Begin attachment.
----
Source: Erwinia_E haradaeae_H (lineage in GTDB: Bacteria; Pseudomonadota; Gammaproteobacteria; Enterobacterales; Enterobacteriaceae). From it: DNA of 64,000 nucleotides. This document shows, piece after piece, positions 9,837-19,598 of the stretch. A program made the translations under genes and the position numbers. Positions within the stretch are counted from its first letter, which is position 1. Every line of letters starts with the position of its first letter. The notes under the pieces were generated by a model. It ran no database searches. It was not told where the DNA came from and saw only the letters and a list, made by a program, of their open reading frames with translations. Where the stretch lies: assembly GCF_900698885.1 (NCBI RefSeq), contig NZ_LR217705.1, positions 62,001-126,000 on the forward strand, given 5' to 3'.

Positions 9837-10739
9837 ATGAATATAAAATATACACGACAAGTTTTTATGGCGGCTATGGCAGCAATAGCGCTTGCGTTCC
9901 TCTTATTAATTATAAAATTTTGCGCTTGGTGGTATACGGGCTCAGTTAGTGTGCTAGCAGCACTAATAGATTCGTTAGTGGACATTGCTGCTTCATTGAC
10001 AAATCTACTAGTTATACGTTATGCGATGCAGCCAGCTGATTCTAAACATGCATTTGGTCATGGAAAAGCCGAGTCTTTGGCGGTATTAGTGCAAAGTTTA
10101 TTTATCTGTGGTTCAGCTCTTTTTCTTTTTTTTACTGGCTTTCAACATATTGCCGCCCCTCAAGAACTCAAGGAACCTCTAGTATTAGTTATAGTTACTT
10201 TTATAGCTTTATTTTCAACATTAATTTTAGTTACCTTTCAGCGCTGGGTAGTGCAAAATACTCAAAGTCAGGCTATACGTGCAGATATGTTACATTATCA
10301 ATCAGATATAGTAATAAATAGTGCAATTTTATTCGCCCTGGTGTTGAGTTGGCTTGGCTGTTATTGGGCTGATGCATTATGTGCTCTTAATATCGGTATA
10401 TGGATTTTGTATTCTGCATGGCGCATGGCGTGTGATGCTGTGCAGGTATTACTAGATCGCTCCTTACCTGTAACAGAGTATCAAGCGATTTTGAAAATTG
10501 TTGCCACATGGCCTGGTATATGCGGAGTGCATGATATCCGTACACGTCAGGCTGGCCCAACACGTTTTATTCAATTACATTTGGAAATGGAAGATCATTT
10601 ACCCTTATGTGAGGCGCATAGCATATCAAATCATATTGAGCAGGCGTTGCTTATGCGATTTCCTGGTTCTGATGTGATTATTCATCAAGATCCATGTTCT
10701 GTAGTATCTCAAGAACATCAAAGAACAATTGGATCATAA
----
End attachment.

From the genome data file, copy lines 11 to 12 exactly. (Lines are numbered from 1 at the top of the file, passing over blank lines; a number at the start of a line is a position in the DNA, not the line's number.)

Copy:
10601 ACCCTTATGTGAGGCGCATAGCATATCAAATCATATTGAGCAGGCGTTGCTTATGCGATTTCCTGGTTCTGATGTGATTATTCATCAAGATCCATGTTCT
10701 GTAGTATCTCAAGAACATCAAAGAACAATTGGATCATAA